Jeepneys in jeopardy: how Duterte's plan for public transport affects the Philippines' artists
Plans to modernise public utility vehicles in the Philippines mean the artists who hand-paint jeepneys are being left behind
Jeepneys are a subject that has divided the Philippines: almost as much as President Rodrigo Duterte’s suggestion of renaming the country Maharlika.
These vehicles – the name of which is likely a portmanteau of the words “jeep” and “jitney” – were originally fashioned out of US military jeeps left over from the Second World War. Since then, the colourful, hand-painted vans, dubbed “King of the Road”, have become as synonymous with Filipino culture as black cabs are to London and gondolas are to Venice. In fact, French fashion house Christian Louboutin even released a jeepney-themed handbag collection last year, made with hand-woven fabric indigenous to the Philippines. Embroidered on the front of the Manilacaba multi-pattern totes were the words “CL love Manila”; colourful jeepneys were sewn into the inner lining, with signage sporting common phrases such as “Chic Makati” and “No Selfies!”.
The manufacture of these gas-guzzlers has been big business in the Philippines since they became a popular and inexpensive way of re-establishing a public transport network after the war. A healthy form of self-expression rose with them; the culture of jeepney folk art began to evolve in the mid-1940s. Jeepney manufacturers commonly employed teams of artists to hand-paint and decorate the exteriors, while private operators adorned their own.
The evolution of jeepney folk art
Splashes of colour were added to monochromatic bodies; fenders were replaced with grille scoops; stainless-steel cut-outs were added alongside accessories that ranged from ornaments on the hood to custom-made hub caps. Hand-painted murals became commonplace, as artists depicted everything from their own family members to religious icons and popular characters from their favourite movies or anime series. More and more rickety, exotically painted, smoke-belching jeepneys navigated the Philippines’ increasingly congested streets, sporting witty slogans written in any of the country’s 100-plus languages and dialects, alongside caricatures, crazy patterns and any manner of pop culture references. It became a globally recognised cultural tradition of the Philippines and, yet, like Marmite, jeepneys are divisive: some people love them, while others hate them.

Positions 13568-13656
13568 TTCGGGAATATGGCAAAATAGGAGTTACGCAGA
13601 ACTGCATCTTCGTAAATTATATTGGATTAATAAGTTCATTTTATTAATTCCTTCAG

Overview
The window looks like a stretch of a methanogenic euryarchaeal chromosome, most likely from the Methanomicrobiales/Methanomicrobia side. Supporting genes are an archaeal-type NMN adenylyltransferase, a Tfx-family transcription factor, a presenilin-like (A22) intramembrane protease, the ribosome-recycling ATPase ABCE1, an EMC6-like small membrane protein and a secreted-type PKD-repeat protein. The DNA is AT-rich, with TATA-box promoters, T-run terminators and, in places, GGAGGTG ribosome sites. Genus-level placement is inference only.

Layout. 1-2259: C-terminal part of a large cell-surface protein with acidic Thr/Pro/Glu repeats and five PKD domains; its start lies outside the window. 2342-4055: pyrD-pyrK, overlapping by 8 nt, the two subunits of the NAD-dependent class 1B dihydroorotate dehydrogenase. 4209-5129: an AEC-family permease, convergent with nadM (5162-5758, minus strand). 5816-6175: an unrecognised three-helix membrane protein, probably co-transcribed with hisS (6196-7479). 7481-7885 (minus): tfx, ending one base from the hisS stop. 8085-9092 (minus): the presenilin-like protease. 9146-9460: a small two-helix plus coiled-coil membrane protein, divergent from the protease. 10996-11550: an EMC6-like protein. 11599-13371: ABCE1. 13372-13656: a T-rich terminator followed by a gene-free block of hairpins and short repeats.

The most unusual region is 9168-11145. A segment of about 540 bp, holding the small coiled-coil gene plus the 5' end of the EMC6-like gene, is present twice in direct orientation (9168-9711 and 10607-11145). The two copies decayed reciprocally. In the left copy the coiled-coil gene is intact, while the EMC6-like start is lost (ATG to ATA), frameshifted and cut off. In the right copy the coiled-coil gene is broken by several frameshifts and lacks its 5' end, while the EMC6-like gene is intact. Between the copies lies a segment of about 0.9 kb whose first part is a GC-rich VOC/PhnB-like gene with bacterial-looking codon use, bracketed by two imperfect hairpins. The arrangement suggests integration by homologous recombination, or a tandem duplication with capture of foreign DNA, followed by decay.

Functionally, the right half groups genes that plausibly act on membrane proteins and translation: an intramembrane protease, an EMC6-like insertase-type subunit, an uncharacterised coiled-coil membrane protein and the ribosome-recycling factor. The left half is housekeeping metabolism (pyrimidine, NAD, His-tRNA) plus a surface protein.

Those firmly in the first camp appreciate how the vehicles have provided countless drivers – and artists – with work since the ’40s. Their cost-effectiveness is undeniable, too – with trips at eight or nine Philippine pesos (50 fils) a pop, depending on whether you’re in a city or a province. This form of public transportation has served the country’s mass of minimum-wage workers well over the years. Naysayers, on the other hand, lament the serious issue of traffic congestion, particularly in Metro Manila, as well as rising air pollution, the growing number of road accidents and on-board overcrowding (they can carry about 13 passengers, although operators usually pack in far more people).
Modernising public transport in the Philippines
The government’s Public Utility Vehicle Modernisation Programme (PUVMP), which was revealed in 2017, was meant to fix all that, though. President Duterte announced older public utility jeepneys would be phased out and modernised by 2020. But this caused a rift in society, with transport union groups up in arms about the move. “The immediate effect is the massacre of livelihoods of an estimated 250,000 small jeepney operators and almost 600,000 jeepney drivers,” George San Mateo, head of transport group Pinagkaisang Samahan ng mga Tsuper at Operator Nationwide (Piston), told the South China Morning Post.
Mateo and fellow members of Piston have been extremely vocal in their opposition to the PUVMP over the past two years, organising protests and strikes, some of which have seen San Mateo arrested. “Jeepneys were supposed to be a stopgap measure,” Steve Ranjo, Piston’s secretary general, told the Los Angeles Times. “The government abdicated their job providing transport as a public service. Trains should be the backbone of a transportation system, but they’re focusing on small-capacity vehicles like ours. They’re not interested in mass transportation. They’re interested in business.”